From the Albuquerque Morning Journal, March 25, 1915. By Bliss Carman.
Now the joys of the road are chiefly these,
A crimson touch on the hardwood trees;
A vagrant morning wide and blue,
In early fall, when the wind walks, too;
A shadowy highway cool and brown,
Alluring up and enticing down;
From ripply water to dappled swamp,
From purple glory to scarlet pomp;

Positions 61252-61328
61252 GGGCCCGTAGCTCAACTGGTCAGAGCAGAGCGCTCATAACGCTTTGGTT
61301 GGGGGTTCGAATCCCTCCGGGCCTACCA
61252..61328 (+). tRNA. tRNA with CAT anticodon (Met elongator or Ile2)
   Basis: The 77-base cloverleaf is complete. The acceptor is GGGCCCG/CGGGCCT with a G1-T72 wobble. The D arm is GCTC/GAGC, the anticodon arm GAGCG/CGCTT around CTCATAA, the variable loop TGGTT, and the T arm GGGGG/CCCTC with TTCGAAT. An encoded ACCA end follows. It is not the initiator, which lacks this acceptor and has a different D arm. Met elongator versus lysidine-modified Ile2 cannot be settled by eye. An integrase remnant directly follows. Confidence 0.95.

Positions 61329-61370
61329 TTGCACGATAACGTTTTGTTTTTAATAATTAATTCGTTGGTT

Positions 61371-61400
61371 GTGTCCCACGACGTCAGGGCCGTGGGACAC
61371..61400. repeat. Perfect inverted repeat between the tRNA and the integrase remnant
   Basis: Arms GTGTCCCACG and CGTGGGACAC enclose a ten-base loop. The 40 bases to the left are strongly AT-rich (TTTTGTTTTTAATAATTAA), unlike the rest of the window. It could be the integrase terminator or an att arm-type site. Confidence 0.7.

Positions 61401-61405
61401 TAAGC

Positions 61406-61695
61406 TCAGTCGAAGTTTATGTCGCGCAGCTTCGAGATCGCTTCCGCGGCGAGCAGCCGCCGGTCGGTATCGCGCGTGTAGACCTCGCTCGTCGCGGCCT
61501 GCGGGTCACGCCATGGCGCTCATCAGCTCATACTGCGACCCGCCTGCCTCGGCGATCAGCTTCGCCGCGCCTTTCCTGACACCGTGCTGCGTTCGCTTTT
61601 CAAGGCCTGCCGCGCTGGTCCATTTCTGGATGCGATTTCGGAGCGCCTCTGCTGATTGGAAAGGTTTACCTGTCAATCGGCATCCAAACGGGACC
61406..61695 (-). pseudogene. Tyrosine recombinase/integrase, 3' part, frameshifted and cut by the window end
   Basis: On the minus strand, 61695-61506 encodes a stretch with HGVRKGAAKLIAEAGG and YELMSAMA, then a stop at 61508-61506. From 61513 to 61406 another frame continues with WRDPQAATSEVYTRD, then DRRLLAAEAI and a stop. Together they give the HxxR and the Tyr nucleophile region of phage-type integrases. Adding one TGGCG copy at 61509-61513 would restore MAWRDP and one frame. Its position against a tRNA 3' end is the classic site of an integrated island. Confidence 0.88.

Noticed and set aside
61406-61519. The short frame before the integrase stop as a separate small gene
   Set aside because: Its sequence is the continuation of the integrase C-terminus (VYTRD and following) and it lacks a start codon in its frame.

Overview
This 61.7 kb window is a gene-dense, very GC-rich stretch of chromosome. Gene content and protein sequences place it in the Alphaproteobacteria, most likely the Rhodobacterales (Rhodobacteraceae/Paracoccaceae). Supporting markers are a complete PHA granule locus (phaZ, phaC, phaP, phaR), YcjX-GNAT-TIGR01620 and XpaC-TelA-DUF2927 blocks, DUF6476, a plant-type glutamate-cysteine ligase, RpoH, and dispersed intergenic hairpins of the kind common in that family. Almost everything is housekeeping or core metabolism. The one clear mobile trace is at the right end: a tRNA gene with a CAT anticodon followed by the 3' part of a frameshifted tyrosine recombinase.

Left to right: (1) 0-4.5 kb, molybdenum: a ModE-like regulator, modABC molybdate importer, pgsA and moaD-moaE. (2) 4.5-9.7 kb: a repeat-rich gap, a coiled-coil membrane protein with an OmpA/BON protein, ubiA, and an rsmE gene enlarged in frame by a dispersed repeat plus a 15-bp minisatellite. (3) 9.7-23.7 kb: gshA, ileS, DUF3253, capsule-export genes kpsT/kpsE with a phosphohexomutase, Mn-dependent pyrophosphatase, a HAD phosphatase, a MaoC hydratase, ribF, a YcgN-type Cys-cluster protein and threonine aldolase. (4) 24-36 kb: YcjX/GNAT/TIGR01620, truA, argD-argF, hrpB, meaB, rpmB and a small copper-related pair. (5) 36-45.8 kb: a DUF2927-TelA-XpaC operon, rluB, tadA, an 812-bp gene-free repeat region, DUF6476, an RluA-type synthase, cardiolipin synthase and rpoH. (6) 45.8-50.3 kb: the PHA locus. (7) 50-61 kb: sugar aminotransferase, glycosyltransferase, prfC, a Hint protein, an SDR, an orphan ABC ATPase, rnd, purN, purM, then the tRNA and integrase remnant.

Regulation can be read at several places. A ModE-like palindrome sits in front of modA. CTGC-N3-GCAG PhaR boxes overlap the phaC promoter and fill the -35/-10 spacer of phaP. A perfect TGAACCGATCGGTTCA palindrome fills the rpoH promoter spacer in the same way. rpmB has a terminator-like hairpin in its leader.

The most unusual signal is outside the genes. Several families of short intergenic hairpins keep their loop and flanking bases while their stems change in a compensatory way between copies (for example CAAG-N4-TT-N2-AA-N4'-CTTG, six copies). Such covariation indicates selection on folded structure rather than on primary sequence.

The outward eye, the quiet will,
And the striding heart from hill to hill.
An idle moon, a bubbling spring,
The sea in the pine-tops murmuring;
A scrap of gossip at the ferry,
A comrade neither glum nor merry;
Asking nothing, revealing naught,
But minting the words from a fund of thought.
These are the joys of the open road,
For him who travels without a load.